Melissa McCarthy knows a good wig when she sees one, and rarely will she let it go until she’s had her way with it. Such is the case with the spiky red hairpiece that transformed McCarthy into an abrasive self-help guru named Michelle Darnell—think Suze Orman meets Tony Robbins—some 10 years ago at the Groundlings sketch-comedy theater in Los Angeles.
Now McCarthy’s reprising the role in 2016’s R-rated comedy of the same name, which she wrote with her husband, director Ben Falcone, and Steve Mallory. “Michelle clawed for everything she had, and she did not do it in the most karmic way,” McCarthy says.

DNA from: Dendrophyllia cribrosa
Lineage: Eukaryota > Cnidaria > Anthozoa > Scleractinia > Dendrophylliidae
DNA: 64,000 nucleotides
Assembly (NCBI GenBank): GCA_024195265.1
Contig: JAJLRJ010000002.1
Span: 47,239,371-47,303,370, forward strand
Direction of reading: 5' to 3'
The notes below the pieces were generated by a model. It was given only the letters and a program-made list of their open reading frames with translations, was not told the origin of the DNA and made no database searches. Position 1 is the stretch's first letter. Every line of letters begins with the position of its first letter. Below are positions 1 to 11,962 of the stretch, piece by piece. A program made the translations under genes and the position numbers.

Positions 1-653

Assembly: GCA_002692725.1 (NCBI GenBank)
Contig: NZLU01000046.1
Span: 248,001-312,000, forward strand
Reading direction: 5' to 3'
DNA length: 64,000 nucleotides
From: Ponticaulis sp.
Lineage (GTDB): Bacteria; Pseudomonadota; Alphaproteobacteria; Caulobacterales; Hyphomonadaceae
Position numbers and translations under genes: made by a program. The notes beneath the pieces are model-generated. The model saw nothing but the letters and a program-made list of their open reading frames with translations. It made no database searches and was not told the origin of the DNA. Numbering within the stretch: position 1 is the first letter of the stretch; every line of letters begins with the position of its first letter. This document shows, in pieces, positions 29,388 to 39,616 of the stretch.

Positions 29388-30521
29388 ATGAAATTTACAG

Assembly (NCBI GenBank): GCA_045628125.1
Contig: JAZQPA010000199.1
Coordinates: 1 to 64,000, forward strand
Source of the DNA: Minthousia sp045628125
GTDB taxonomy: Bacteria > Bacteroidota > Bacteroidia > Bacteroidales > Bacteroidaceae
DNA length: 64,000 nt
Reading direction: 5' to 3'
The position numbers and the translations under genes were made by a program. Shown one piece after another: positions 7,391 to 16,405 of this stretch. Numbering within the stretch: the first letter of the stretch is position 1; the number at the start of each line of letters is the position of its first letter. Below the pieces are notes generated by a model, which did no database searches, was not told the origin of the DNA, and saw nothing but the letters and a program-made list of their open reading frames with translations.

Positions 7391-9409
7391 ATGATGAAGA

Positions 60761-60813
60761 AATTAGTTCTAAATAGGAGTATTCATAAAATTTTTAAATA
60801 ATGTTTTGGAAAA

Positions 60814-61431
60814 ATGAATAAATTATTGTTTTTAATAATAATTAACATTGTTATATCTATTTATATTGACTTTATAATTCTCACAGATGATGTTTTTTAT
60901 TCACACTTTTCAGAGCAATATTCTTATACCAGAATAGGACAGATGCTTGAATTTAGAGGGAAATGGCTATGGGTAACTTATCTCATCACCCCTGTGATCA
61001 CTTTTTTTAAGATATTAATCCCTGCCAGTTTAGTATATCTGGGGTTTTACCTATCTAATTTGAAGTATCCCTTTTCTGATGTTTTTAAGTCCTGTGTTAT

Turns out clawing your way to the top makes the fall from grace all the more steep. Fresh out of prison after an insider-trading charge, Darnell concocts a new plan with the help of her old assistant (Kristen Bell), enlisting a misfit Daisy troop to hawk homemade brownies. The marketing scheme leans on the free labor of the Daisies, dubbed Darnell’s Darlings—but the girls are tougher than they look. “This is not a sweet, shiny group of girls,” McCarthy says. “They’re kind of like young thugs.”